Some days, everything on the internet is garbage. Other days, Carpool Karaoke takes you to church.
When Paul McCartney is the guest passenger, the second thing happens.
It is absolutely worth 20 minutes of your life to watch the whole thing, especially the part around minute 16… They make a surprise appearance at a local bar. As the band starts playing, the curtains open, you get to watch the faces of these people–just chilling in their neighborhood pub–as they realize WHO IS UP THERE SINGING. Pure joy.
Beyond that, Paul takes James Corden (and us!) on a tour of his childhood haunts. The place where he used to get his hair cut. The house where he used to live. He shows where his dad used to do the laundry, and tells how his father struggled mightily with American slang. “Son,” he once said, “it’s very nice, but there’s enough of these American-isms around. Couldn’t you sing, ‘She loves you, yes, yes, yes’?
Can you imagine… our musical landscape would never be the same.
As they continue the car ride, McCartney shares how is mother appeared to him in a dream, after she died, and gave him the words “Let it be.” Then he and James sing through a chorus or two and get choked up… Did I mention you need to just watch the whole thing, because I’m not going to do it justice. But where I’m going with all this was the cruise by St. Barnabas… the church where a young Paul McCartney used to sing in the boy’s choir.
It was just a drive-by, they didn’t even stop and go in. He just pointed it out on the way by. And James said, with a bit of awe, “thank God for that choir, and for the voice it gave us.”
Which is to say–no pressure, Church, but the next Paul McCartney could be singing in your children’s choir right this very minute. Don’t f*** his up.
As the kids of my own church practiced their Vacation Bible School songs last week–preparing to sing in front of the congregation on Sunday–one of the moms remarked to me, “I wish I had an OUNCE of their confidence.” She was watching her own kids, both toddlers, sing and dance like it was their job, with no inhibitions or self-consciousness whatsoever. “Well,” I said… “If you’d had this church at their age, maybe you would.”
I think of that church in Liverpool, and the talent right there under their noses every Sunday morning of the world. Did they know? Did the priest, the Sunday school teacher, the choir director or the worshipper in the pew feel the hair stand up on the back of their neck when they heard him sing, and wonder what miracle had just wandered into their midst? Or was it just another Sunday? Another gift that might have been squandered, but for a few open doors and a well-timed opportunities…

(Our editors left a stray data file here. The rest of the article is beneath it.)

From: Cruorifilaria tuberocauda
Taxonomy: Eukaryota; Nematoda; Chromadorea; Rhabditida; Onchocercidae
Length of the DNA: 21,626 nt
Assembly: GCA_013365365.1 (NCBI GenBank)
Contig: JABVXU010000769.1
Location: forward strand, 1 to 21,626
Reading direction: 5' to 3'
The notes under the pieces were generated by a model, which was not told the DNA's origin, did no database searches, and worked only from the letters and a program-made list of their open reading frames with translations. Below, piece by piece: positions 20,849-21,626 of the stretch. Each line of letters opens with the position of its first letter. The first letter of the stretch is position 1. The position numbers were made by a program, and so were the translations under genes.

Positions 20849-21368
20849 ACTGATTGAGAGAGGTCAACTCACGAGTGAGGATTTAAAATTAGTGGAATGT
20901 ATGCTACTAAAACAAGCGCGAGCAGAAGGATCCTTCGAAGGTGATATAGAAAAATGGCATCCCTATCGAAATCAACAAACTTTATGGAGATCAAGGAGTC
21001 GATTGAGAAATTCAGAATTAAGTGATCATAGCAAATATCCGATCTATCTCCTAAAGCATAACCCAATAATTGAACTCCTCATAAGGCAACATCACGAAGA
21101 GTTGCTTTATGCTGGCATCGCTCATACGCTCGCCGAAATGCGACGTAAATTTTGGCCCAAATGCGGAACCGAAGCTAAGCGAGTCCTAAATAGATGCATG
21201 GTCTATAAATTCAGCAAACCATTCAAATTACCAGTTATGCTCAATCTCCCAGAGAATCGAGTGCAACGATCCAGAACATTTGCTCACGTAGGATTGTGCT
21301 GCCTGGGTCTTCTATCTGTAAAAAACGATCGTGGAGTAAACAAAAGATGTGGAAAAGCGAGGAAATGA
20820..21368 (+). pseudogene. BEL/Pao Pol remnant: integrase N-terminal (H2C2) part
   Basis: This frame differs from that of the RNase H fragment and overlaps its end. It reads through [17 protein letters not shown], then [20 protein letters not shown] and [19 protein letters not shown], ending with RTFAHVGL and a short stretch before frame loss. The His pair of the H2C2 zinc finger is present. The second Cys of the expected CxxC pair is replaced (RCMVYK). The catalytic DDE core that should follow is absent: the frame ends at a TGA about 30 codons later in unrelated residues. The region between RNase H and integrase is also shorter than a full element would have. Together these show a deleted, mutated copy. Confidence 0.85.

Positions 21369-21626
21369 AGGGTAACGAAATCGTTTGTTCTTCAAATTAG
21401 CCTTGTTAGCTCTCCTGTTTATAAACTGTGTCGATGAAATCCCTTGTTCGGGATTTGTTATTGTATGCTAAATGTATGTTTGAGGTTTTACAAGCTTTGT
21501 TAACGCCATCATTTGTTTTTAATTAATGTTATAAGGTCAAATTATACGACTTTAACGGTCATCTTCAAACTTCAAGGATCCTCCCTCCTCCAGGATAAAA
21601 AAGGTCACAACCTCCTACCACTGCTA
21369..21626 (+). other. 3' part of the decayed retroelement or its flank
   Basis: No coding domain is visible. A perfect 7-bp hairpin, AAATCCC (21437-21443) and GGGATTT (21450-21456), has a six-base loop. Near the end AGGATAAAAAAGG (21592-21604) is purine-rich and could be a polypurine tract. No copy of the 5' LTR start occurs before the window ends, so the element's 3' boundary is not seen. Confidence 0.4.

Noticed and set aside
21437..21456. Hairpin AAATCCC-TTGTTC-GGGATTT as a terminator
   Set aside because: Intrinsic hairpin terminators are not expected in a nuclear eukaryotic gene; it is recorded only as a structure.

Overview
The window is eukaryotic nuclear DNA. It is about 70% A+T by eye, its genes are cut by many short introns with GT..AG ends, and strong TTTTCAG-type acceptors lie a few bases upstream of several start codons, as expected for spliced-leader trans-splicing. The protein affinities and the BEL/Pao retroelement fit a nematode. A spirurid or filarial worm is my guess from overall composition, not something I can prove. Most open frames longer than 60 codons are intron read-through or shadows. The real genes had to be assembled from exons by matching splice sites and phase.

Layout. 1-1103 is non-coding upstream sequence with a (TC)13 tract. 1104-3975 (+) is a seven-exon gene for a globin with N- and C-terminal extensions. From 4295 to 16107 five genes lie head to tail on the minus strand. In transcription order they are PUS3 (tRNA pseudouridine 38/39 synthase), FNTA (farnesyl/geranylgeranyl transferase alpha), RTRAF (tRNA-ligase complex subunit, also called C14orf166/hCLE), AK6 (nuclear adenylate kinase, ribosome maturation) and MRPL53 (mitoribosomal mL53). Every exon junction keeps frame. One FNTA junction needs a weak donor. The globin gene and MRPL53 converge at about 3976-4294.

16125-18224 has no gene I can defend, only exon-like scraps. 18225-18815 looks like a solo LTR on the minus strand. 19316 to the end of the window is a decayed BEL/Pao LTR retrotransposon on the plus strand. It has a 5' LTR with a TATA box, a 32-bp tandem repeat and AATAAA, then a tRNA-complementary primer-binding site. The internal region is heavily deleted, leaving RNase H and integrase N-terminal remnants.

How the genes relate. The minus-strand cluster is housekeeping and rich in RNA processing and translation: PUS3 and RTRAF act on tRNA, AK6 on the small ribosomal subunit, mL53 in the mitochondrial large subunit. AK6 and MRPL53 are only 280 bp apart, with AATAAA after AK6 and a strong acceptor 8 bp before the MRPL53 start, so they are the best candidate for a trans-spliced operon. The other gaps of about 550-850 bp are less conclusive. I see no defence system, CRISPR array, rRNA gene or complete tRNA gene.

I’d venture a guess that many of the greatest musicians around got their start playing in church. Just another Sunday, another hymn, another cringe-worthy performance–at least at first–from a young kid just learning. Some of those kids got better and some of them got REALLY good, and some of them quit music altogether. It’s not just about the music though. Some of our churches might have spectacular talent hiding in the back row… but what we should really be about is creating space for kids to feel a sense of belonging; to develop a certainty of identity and purpose, to know they’ve got a place. If the first time you use your voice is in a room full of people who love you, then there’s no stopping you from there. Whatever life holds for you, you’ll be rooted in a sense of belonging, and you’ll be far more likely to move with confidence.
What if Church-as-we-know-it gave up all pretense of moral posturing–no more culture wars, no policing people’s sex lives, no endless meetings about nothing–and instead focused all of our energy and resources on kids? What if we made the primary mission of the church to love the next generation of kids into a place of unconditional belonging; and then direct all of our energy towards public policies that supported the same goal? We’d ensure that our communities were committed to education and family services, and that the environment was a priority.
In organizational planning, they talk about mission focus and needing to find “your one big thing.” Well, what if our one big thing… is really all of our small ones? If we do nothing else with our time and space but build up a new wave of music makers and world changers, that would be the biggest thing of all.
I don’t know how to make such a radical shift take place in an organization that has staked its very existence on upholding institutional mediocrity at every turn, and that has so often to protected the patriarchy over and above anything that smacks of social change. All I know is that behind every Paul McCartney, there is a dad doing the laundry; a mother’s voice in a dream; a children’s choir, and a church that lets those children sing.
Behind all greatness, there is a symphony of small things.
This was redacted from a much longer sermon on David and Goliath, the power of small things, and the importance of mission focus. Meanwhile, order a copy of my book if you want to read read more about the church’s patriarchy problem.